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How to Choose a Hybrid Golf Club

by Jackson Lewis

    A hybrid golf club is one which combines the good or desirable qualities of the iron and fairway wood into one club. Over the past decade, hybrid golf clubs have significantly grown in popularity among golfers world-wide. Over half of professional golfers carry at least one hybrid club in their golf bag and over 20 percent of U.S. golfers use at least one hybrid club. This increase in popularity is due to the difficulty that many golfers have in properly striking the two-, three- or four-iron and the difficulty in hitting fairway woods from the rough. Choosing hybrid clubs requires the same deliberate approach that picking out new irons or a driver requires.

    Step 1

    Identify why you are buying a hybrid golf club. Most golfers choose to get a hybrid to replace one of the long irons (two, three or four) or to complement or replace a fairway wood (three or five). This will determine the loft of the hybrid to purchase.

    Step 2

    Determine the Hybrid loft angle that correlates to the club you are going to replace. Conversions for men's hybrid golf clubs are: 14-16 Degree Hybrid - 3 Wood 17-19 Degree Hybrid - 5 Wood/2 Iron 20-22 Degree Hybrid - 7 Wood/3 Iron 23-25 Degree Hybrid - 9 Wood/4 Iron 26-29 Degree Hybrid - 5 Iron Conversions for women's hybrid golf clubs are: 18 - 20 Degree Hybrid - 5 Wood/2 Iron 21 - 23 Degree Hybrid - 7 Wood/3 Iron 24 - 26 Degree Hybrid - 9 Wood/4 Iron 27 - 28 Degree Hybrid - 5 Iron 29 - 31 Degree Hybrid - 6 Iron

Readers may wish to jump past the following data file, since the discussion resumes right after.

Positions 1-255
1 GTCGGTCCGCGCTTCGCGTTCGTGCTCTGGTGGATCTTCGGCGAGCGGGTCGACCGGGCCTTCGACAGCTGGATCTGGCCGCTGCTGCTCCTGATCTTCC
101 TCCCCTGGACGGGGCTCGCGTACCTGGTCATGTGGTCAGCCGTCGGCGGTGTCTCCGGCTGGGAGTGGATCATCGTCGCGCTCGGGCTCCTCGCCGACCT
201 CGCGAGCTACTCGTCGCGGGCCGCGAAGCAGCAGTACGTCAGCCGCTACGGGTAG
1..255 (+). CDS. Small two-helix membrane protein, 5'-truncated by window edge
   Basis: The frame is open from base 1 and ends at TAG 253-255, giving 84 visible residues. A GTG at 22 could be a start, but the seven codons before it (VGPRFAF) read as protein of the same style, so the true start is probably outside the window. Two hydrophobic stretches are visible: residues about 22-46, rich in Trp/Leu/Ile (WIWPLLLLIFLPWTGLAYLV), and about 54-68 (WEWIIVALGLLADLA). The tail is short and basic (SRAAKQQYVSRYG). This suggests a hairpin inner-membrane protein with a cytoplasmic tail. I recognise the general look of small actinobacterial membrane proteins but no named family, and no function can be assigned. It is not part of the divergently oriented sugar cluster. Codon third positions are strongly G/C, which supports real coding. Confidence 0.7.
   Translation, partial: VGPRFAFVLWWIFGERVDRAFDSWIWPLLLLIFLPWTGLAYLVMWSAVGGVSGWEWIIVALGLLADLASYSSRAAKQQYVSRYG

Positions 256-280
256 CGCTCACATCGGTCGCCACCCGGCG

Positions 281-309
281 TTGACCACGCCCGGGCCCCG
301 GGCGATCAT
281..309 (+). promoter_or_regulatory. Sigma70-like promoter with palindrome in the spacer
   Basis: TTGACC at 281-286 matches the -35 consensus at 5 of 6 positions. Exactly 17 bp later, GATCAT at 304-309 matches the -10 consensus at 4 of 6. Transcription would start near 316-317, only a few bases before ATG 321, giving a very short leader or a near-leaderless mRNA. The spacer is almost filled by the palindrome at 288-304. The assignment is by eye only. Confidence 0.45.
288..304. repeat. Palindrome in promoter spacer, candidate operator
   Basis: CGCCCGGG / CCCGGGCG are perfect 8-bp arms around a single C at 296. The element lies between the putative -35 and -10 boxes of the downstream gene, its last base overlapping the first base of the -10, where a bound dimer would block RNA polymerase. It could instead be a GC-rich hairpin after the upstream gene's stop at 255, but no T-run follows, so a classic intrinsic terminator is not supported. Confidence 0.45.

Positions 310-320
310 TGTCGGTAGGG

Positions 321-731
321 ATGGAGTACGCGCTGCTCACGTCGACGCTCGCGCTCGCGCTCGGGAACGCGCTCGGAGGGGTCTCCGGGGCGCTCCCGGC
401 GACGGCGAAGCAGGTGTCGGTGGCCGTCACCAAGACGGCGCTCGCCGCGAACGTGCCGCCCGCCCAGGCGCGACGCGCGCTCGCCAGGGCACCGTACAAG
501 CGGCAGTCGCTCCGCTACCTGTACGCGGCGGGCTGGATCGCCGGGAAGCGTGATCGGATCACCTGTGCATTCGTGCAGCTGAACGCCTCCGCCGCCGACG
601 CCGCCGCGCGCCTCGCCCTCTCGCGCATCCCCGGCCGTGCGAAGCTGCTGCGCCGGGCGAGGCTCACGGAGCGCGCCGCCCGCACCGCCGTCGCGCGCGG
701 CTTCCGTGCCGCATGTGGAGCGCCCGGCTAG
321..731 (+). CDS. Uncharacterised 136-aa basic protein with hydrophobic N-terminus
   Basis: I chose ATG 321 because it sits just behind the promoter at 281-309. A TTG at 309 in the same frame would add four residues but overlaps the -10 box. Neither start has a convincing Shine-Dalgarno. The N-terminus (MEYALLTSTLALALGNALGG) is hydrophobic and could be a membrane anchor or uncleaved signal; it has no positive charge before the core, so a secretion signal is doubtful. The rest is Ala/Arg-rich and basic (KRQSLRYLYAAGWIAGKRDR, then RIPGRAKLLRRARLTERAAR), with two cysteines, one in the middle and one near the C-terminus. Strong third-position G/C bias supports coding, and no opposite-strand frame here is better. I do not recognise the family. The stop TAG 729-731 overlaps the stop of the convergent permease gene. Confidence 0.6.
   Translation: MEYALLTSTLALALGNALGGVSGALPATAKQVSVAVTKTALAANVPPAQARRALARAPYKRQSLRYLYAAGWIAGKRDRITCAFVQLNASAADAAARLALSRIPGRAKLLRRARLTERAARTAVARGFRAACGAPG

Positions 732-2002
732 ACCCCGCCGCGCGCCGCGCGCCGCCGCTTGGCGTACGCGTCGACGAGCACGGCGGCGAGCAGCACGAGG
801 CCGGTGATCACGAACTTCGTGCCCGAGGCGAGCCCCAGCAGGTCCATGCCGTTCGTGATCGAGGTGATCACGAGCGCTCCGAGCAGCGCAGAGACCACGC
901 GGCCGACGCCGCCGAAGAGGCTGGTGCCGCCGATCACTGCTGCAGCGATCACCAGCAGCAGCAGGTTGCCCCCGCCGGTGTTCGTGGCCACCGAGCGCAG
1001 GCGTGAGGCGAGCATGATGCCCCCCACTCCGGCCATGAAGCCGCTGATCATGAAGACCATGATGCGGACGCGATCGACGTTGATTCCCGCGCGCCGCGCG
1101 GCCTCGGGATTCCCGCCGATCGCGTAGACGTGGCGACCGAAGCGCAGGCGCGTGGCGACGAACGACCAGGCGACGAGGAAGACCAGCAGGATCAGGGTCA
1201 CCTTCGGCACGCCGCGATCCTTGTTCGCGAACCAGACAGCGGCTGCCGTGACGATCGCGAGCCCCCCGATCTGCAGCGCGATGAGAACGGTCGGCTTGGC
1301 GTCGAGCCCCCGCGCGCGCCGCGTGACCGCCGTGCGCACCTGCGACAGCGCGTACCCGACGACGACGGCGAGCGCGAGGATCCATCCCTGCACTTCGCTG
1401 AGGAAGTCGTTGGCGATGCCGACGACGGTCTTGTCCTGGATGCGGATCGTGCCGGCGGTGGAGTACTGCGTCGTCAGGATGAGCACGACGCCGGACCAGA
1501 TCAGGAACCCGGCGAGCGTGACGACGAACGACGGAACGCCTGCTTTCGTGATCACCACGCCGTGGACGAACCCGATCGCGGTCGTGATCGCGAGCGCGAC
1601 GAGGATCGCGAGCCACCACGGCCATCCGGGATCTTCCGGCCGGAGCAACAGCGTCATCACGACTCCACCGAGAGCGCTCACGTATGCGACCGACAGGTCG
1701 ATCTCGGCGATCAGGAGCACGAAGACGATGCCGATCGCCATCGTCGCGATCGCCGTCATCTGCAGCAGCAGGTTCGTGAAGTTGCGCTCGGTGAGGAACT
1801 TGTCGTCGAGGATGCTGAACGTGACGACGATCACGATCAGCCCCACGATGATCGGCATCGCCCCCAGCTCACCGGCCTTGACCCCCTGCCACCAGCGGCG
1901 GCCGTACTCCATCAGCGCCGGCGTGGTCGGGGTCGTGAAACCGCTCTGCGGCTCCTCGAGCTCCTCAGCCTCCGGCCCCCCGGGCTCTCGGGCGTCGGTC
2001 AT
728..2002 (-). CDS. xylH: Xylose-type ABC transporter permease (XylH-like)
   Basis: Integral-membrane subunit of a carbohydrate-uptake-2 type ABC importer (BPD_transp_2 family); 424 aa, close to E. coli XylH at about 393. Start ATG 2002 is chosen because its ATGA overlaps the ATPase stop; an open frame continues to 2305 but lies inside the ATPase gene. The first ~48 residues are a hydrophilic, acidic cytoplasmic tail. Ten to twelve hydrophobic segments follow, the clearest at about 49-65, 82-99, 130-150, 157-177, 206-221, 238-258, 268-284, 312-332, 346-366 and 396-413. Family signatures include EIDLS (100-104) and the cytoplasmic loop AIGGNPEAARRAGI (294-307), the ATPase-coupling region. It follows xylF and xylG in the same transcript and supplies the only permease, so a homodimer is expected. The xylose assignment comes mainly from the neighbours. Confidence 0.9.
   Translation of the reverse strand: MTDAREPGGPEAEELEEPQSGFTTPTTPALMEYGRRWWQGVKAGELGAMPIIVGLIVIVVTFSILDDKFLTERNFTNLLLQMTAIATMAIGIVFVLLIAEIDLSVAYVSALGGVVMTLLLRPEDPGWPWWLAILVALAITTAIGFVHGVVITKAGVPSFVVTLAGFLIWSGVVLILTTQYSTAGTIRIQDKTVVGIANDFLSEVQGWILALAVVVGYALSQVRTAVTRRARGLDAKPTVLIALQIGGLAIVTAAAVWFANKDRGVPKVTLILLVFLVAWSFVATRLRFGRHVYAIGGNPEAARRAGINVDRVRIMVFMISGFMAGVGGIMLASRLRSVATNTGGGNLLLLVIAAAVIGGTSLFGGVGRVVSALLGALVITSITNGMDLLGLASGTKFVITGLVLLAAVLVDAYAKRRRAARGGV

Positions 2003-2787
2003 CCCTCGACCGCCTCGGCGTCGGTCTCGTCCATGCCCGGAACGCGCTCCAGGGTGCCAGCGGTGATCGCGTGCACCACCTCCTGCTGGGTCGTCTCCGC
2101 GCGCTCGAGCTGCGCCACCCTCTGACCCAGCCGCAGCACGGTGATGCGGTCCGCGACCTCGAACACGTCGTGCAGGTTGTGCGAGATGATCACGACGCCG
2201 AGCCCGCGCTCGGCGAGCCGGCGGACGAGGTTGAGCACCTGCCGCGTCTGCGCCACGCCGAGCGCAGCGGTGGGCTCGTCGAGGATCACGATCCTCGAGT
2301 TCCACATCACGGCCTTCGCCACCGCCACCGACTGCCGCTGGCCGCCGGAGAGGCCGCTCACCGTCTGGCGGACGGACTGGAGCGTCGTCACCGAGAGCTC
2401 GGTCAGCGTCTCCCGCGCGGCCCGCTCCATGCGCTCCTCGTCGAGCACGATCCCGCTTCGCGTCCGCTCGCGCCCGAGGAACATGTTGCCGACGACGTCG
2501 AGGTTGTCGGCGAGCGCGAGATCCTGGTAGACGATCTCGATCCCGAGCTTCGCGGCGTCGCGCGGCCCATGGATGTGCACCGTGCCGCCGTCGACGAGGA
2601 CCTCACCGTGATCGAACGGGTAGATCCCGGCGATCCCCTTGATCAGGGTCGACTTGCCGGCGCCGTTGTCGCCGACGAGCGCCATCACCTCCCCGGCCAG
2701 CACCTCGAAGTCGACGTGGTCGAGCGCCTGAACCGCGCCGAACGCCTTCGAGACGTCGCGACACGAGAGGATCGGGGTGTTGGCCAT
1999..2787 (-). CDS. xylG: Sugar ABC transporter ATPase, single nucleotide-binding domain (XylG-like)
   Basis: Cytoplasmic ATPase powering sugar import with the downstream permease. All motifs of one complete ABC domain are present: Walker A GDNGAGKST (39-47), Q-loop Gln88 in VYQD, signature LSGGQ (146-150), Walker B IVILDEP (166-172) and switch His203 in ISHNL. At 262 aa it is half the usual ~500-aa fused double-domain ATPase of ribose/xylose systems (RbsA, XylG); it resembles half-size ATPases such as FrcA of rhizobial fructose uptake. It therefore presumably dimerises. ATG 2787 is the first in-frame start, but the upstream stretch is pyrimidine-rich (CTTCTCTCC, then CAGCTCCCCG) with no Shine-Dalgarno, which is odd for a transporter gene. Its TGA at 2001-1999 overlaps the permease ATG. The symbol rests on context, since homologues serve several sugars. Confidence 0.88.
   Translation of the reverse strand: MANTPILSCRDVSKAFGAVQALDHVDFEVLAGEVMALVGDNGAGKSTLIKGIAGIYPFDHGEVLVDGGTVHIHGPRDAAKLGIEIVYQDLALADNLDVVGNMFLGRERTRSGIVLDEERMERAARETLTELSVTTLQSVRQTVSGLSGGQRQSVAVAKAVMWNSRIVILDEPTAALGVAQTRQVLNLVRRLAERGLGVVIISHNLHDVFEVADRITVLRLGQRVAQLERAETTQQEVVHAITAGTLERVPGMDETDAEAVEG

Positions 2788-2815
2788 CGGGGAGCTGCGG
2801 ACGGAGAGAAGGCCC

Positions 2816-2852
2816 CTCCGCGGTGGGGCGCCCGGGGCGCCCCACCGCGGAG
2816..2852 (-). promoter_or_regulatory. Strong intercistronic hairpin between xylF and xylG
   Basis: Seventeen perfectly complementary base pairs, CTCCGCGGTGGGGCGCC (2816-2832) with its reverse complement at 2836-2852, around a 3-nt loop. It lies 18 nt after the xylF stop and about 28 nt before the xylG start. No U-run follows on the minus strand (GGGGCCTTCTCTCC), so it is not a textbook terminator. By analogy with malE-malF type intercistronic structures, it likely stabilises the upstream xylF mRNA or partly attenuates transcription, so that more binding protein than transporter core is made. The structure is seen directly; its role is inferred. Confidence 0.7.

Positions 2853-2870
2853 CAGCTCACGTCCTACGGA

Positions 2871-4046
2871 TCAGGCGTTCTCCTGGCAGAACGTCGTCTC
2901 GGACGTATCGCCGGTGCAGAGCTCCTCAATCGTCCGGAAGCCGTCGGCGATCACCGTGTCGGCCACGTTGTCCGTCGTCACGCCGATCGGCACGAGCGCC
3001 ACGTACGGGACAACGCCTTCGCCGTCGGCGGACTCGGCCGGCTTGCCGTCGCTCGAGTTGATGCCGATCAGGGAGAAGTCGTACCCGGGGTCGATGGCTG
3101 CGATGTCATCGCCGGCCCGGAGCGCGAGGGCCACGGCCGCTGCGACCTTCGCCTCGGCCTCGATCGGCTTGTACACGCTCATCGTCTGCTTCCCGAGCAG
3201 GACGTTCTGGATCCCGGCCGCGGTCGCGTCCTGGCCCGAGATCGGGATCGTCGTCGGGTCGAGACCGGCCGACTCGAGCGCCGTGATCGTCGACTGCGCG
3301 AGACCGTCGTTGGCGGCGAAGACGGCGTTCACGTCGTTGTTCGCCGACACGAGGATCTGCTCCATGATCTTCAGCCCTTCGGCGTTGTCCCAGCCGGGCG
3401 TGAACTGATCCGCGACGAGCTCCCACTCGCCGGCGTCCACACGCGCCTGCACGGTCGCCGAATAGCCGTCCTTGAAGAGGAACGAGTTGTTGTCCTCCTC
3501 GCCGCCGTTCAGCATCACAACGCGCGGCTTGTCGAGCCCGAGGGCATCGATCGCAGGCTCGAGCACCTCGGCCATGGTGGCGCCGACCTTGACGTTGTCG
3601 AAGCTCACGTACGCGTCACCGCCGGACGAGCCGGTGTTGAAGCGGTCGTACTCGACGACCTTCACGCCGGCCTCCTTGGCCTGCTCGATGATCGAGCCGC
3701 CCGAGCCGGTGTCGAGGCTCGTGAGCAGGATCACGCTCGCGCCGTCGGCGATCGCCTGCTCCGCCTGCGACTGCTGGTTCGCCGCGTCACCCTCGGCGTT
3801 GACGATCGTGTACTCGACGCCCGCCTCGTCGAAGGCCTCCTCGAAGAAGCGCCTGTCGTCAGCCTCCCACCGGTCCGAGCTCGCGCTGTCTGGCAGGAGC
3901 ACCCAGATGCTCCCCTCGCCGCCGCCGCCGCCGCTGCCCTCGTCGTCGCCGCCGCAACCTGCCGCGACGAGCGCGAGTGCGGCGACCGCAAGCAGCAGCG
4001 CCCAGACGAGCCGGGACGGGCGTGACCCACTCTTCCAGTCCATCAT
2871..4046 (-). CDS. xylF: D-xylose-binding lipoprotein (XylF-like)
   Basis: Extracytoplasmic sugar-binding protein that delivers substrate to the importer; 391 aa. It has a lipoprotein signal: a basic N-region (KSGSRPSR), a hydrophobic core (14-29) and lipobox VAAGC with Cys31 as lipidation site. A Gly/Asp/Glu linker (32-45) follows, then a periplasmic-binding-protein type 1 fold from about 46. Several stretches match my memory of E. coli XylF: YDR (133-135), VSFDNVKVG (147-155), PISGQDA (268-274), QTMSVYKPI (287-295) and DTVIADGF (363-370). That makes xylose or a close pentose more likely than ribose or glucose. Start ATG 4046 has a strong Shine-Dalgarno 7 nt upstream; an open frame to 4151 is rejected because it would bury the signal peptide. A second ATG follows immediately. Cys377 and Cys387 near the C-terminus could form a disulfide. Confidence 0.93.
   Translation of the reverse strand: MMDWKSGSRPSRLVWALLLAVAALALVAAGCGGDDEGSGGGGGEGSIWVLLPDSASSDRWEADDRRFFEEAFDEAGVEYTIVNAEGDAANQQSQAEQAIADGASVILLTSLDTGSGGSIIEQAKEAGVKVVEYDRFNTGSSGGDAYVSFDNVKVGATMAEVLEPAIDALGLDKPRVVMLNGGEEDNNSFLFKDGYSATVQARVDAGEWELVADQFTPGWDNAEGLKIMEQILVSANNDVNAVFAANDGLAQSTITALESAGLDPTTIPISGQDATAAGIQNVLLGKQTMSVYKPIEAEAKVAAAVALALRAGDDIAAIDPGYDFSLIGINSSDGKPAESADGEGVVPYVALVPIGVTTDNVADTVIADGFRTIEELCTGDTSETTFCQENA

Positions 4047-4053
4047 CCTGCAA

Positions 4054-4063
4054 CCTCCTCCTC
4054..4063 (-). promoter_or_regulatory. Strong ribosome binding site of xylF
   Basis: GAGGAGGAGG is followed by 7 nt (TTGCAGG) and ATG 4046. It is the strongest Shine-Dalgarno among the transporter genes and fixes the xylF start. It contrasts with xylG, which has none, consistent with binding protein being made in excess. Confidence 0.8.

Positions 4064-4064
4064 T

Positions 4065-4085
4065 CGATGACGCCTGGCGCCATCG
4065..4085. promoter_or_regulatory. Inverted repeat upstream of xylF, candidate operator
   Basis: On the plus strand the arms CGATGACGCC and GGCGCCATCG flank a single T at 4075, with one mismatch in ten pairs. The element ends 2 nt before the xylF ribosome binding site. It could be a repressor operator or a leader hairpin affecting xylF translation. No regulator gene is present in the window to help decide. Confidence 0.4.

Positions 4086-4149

Step 3

    Choose a shaft type and flex to match your current set of irons or woods depending on what club you are replacing or complementing with the hybrid golf club. Many amateurs will make the mistake of buying a hybrid golf club off of the shelf that is a different shaft type or flex from the rest of the clubs in their bag, which increases the odds of inconsistency in their golf swing.

    Step 4

    Match the offset of your hybrid golf club to that of your irons and/or woods as well as shaft length, in order to reduce the effect of having a different design of golf club in your bag from the rest of your clubs.

    Step 5

    Try out your hybrid at the golf-store before making a purchase. You may find that some of the hybrid club head designs are harder for you to hit the golf ball from the difference in visual cuing when striking a square golf club from a traditionally shaped one.

    Tips

    • Practice hitting your new hybrid golf club at the range before taking it to the course. It may take you some time on the range to get used to hitting a club with the vastly different center of gravity as that found in hybrid golf clubs.

    About the Author

    Based in Memphis, Jackson Lewis has been writing on technology-related material for 10 years with a recent emphasis on golf and other sports. He has been freelance writing for Demand Media since 2008. Lewis holds a Master of Science in computer science from the United States Naval Postgraduate School.